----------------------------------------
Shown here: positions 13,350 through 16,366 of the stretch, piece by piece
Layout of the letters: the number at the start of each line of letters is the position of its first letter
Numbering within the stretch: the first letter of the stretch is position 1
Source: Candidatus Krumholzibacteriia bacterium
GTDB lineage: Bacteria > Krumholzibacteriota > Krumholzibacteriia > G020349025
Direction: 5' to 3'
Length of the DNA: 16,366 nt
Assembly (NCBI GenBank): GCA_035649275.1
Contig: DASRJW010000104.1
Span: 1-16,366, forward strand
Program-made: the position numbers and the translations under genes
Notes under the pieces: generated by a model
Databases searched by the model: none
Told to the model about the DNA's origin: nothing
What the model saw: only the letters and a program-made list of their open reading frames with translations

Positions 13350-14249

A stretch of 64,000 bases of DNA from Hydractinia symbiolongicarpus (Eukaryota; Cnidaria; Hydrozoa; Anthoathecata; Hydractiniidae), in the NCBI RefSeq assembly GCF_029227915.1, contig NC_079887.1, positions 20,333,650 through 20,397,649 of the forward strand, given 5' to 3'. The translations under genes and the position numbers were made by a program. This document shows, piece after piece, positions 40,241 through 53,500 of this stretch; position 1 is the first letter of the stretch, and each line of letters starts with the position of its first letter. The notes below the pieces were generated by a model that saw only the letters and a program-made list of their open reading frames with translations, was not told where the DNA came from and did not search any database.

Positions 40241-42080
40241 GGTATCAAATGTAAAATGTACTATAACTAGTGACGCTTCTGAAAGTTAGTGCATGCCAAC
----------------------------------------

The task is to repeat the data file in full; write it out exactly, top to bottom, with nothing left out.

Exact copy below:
Shown here: positions 13,350 through 16,366 of the stretch, piece by piece
Layout of the letters: the number at the start of each line of letters is the position of its first letter
Numbering within the stretch: the first letter of the stretch is position 1
Source: Candidatus Krumholzibacteriia bacterium
GTDB lineage: Bacteria > Krumholzibacteriota > Krumholzibacteriia > G020349025
Direction: 5' to 3'
Length of the DNA: 16,366 nt
Assembly (NCBI GenBank): GCA_035649275.1
Contig: DASRJW010000104.1
Span: 1-16,366, forward strand
Program-made: the position numbers and the translations under genes
Notes under the pieces: generated by a model
Databases searched by the model: none
Told to the model about the DNA's origin: nothing
What the model saw: only the letters and a program-made list of their open reading frames with translations

Positions 13350-14249

A stretch of 64,000 bases of DNA from Hydractinia symbiolongicarpus (Eukaryota; Cnidaria; Hydrozoa; Anthoathecata; Hydractiniidae), in the NCBI RefSeq assembly GCF_029227915.1, contig NC_079887.1, positions 20,333,650 through 20,397,649 of the forward strand, given 5' to 3'. The translations under genes and the position numbers were made by a program. This document shows, piece after piece, positions 40,241 through 53,500 of this stretch; position 1 is the first letter of the stretch, and each line of letters starts with the position of its first letter. The notes below the pieces were generated by a model that saw only the letters and a program-made list of their open reading frames with translations, was not told where the DNA came from and did not search any database.

Positions 40241-42080
40241 GGTATCAAATGTAAAATGTACTATAACTAGTGACGCTTCTGAAAGTTAGTGCATGCCAAC